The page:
Food allergy is a potentially life threatening disease that affects approximately 15 million people, including 9 million adults and 8% of children1. Peanut allergy is a particularly common food allergy that is rarely outgrown, and ingestion of even miniscule amounts of peanut protein can result in serious or even fatal anaphylactic reactions2,3. There are no approved interventions for food allergy. Treatment remains strict avoidance and use of epinephrine after accidental exposure4,5. Although clinical trials delivering oral and sublingual food protein to induce desensitization or long-term tolerance has met with some success, they result in significant adverse reactions, and those with a history of prior life-threatening reactions are excluded from enrollment1,5-7. Thus, there is an obvious unmet need for treatments capable of preventing food-induced anaphylaxis.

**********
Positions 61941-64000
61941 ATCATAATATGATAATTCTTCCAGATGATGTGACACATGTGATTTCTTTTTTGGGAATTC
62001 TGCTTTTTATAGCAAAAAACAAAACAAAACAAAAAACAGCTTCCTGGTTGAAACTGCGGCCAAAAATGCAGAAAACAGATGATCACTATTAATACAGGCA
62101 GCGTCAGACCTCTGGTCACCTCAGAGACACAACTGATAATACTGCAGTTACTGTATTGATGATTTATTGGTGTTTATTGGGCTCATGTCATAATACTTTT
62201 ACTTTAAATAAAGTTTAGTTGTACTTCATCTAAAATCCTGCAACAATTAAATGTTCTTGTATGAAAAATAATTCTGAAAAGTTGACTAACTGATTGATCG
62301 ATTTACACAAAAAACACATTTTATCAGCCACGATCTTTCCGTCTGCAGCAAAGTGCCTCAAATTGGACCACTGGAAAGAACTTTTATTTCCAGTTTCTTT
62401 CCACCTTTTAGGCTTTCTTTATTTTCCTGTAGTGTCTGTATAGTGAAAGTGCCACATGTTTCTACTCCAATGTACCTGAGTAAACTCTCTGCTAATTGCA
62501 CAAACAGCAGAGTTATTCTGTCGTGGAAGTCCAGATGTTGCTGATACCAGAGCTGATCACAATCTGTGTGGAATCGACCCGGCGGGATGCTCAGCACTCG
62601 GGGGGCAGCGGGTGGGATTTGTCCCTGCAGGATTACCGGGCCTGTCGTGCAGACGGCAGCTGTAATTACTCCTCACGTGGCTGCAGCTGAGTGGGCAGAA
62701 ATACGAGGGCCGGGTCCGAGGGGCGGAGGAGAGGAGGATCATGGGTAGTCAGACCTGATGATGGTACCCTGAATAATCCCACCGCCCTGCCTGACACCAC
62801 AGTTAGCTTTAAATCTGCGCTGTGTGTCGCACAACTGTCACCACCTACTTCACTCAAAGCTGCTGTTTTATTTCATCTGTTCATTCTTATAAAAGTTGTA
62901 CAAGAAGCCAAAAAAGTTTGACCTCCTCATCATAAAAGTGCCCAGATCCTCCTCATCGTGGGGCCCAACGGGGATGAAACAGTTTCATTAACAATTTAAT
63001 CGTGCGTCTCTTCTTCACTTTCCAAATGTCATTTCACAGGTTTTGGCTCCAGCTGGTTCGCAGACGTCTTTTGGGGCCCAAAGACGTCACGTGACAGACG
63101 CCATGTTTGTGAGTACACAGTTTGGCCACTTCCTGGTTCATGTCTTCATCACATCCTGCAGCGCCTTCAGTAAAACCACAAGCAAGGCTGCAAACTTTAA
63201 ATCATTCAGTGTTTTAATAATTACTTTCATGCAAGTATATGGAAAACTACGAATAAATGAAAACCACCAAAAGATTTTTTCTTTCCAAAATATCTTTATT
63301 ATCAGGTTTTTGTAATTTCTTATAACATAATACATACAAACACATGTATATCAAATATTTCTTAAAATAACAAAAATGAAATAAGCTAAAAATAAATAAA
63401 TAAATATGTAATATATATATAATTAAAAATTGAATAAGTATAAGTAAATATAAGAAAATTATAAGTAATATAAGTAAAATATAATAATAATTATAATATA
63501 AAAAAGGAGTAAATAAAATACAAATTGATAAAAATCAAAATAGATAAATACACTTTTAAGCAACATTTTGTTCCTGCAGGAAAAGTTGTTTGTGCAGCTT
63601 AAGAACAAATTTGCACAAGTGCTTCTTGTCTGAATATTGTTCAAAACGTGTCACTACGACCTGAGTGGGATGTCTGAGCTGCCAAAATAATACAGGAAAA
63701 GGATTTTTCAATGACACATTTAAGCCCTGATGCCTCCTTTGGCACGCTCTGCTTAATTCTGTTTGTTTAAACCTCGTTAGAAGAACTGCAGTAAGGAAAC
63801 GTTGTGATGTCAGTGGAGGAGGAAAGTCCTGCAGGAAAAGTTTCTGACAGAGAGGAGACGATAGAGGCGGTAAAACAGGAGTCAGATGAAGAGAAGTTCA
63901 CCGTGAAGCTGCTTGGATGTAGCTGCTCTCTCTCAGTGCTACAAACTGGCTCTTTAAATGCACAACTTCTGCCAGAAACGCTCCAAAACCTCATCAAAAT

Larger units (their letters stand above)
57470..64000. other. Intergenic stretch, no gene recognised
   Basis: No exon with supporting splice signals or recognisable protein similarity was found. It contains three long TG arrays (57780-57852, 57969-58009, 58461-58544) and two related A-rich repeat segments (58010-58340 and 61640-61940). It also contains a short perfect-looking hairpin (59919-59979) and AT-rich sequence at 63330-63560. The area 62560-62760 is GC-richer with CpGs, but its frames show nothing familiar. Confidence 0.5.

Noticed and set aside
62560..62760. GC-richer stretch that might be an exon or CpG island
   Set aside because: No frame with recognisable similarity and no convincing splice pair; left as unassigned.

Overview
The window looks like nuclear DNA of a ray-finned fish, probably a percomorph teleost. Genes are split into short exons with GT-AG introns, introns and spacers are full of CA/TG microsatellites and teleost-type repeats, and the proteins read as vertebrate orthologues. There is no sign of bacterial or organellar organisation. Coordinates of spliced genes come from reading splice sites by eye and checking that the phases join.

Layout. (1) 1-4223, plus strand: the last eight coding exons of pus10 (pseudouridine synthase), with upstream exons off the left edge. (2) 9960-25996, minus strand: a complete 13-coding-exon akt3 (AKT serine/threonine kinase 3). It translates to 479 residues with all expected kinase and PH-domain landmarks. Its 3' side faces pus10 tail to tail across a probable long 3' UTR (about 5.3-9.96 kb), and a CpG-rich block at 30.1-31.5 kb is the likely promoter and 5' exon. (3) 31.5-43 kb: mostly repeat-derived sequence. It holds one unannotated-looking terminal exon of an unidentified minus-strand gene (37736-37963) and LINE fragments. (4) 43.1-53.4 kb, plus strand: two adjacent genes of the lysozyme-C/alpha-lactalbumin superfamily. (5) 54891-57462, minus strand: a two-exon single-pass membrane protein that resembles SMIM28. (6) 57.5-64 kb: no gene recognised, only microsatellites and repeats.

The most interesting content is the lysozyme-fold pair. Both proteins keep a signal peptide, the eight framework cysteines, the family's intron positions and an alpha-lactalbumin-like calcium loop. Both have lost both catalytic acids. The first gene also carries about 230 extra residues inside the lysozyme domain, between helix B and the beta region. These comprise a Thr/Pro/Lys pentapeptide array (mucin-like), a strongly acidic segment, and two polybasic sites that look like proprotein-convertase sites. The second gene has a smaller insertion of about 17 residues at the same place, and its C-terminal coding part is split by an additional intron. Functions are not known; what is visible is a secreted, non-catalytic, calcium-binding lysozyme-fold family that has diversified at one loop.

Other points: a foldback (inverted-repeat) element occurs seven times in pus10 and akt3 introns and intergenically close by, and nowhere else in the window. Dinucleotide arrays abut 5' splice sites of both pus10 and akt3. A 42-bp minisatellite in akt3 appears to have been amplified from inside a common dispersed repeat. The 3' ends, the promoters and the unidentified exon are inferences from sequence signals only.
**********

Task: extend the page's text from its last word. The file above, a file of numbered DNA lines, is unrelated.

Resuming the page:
|Effective start/end date||11/17/17 → 5/16/19|
- Acerta Pharma B.V. (Agmt 12/12/17)
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